US plans to bring charges against Lockerbie suspect ‘convenient’

US plans to bring charges against Lockerbie suspect ‘convenient’

Aamer Anwar

Criminal charges against another suspect in the Lockerbie bombing are to be brought in the coming days by US authorities, in a move described as “convenient” by the legal team for the Megrahi family, who are challenging the only conviction in the case.

The US Justice Department is expected to unseal charges against Libyan bomb expert, Abu Agila Mas’ud, as the anniversary of the bombing approaches.

It is thought that Mr Mas’ud may have known the late Abdelbaset al-Megrahi, the only man convicted over the atrocity. During the preparation for his trial in the Netherlands, however, Mr Megrahi told his lawyers that he did not know Mr Mas’ud.

Mr Megrahi was convicted on 31 January 2001 of the murders of the 243 passengers and the 16 crew on board Pan Am Flight 103 from London to New York, and 11 residents of Lockerbie, on 21 December 1988.

A statement issued on behalf of the Megrahi family by their solicitor, Aamer Anwar, states: “How ‘convenient’ that this should happen just as the decision of the Megrahi miscarriage of justice appeal in the Scottish courts is awaited.

“It’s difficult not to be cynical about the motivation of the Americans, that on the eve of the anniversary of the Lockerbie bombing as well as the appeal decision, the US now wish to indict an individual, 32 years after the bombing – what exactly have they been doing up until now?”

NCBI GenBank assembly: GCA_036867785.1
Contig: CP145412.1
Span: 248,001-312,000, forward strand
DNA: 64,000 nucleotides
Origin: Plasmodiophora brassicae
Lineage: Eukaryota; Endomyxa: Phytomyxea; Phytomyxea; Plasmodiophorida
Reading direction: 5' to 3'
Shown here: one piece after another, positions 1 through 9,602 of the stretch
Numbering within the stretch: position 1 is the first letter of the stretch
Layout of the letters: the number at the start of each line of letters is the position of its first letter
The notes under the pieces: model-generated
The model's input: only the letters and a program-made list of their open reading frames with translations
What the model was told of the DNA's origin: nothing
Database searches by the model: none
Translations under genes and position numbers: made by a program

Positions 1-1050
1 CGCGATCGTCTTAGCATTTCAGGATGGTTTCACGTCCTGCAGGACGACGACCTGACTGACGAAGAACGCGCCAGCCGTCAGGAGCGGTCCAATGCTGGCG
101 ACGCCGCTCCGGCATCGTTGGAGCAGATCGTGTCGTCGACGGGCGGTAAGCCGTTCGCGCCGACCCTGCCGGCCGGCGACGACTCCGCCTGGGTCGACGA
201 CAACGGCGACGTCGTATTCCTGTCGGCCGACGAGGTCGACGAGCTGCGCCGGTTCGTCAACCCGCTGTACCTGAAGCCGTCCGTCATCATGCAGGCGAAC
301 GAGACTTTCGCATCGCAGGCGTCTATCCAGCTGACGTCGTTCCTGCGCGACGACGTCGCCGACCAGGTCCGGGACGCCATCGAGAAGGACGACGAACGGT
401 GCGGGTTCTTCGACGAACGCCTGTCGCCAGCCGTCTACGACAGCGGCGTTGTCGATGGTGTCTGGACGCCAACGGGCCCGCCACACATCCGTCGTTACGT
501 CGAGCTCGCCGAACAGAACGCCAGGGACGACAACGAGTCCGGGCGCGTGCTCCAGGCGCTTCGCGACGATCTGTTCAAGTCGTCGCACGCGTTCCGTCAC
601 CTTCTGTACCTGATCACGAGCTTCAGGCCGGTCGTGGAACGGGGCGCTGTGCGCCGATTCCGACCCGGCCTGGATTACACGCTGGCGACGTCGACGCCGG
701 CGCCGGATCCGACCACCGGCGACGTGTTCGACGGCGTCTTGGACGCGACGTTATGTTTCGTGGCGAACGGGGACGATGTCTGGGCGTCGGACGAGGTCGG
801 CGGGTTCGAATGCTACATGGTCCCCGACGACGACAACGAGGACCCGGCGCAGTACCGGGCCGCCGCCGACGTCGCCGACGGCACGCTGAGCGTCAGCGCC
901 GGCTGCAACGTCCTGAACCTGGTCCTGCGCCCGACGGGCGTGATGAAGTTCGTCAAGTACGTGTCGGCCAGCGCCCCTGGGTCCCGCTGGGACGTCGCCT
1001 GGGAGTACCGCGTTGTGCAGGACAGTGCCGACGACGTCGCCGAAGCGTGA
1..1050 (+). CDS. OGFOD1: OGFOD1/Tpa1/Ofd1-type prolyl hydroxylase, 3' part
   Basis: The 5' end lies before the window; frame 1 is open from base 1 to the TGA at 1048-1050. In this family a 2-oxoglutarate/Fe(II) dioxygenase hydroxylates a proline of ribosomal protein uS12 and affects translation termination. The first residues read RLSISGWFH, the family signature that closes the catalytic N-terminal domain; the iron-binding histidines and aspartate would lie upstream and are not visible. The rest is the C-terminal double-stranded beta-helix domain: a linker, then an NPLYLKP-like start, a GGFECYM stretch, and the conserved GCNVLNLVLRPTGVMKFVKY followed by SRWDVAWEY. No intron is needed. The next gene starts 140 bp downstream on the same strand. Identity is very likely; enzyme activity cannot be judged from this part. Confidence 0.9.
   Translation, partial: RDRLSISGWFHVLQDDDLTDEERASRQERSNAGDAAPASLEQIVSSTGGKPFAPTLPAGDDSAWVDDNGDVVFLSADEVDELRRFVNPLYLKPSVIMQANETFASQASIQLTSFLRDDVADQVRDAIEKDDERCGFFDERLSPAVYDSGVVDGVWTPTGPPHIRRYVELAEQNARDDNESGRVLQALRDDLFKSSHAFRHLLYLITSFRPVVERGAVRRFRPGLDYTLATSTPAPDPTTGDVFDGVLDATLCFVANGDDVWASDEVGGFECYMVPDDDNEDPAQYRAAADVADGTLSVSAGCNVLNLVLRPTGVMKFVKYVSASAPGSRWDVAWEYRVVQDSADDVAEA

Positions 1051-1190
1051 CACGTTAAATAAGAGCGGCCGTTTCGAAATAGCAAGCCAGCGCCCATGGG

It adds: “Megrahi’s family understand he was accused of being involved in a conspiracy, by a discredited Abdul Majid Giaka, a Libyan double agent who had become a CIA informant. There has always been a suggestion that Giaka, whose evidence was largely rejected by the court, may have fabricated matters to make himself seem more valuable to the Americans, in the hope of being relocated to his dream life in the USA.

“It is certainly clear that Giaka’s evidence very much suited the Americans in that he sought to implicate both accused at trial, and he provided key evidence against Mr al-Megrahi. Clearly if the conviction of the late al-Megrahi was overturned then the case against Abu Agila Masud is likely to fall apart.”

The late Pierre Salinger, who was press secretary to US presidents John F. Kennedy and Lyndon B. Johnson, gave evidence at the Lockerbie trial at Camp Zeist but was refused permission by Lord Sutherland to give exonerating evidence. He had claimed he knew who the real bombers were. Lord Sutherland told him: “If you wish to make a point you may do so elsewhere, but I’m afraid you may not do so in this court.”

The statement on behalf of the Megrahi family also notes that the US authorities have shared no information with their legal team and indicates that an explanation will be sought from the Lord Advocate as to why information relevant to the appeal has not been disclosed.

It warns: “Both the British and US governments know that if the conviction is overturned then real questions would need to be answered as to why an innocent man al-Megrahi was sent to prison whilst also punishing the people of Libya for a crime they did not commit.”

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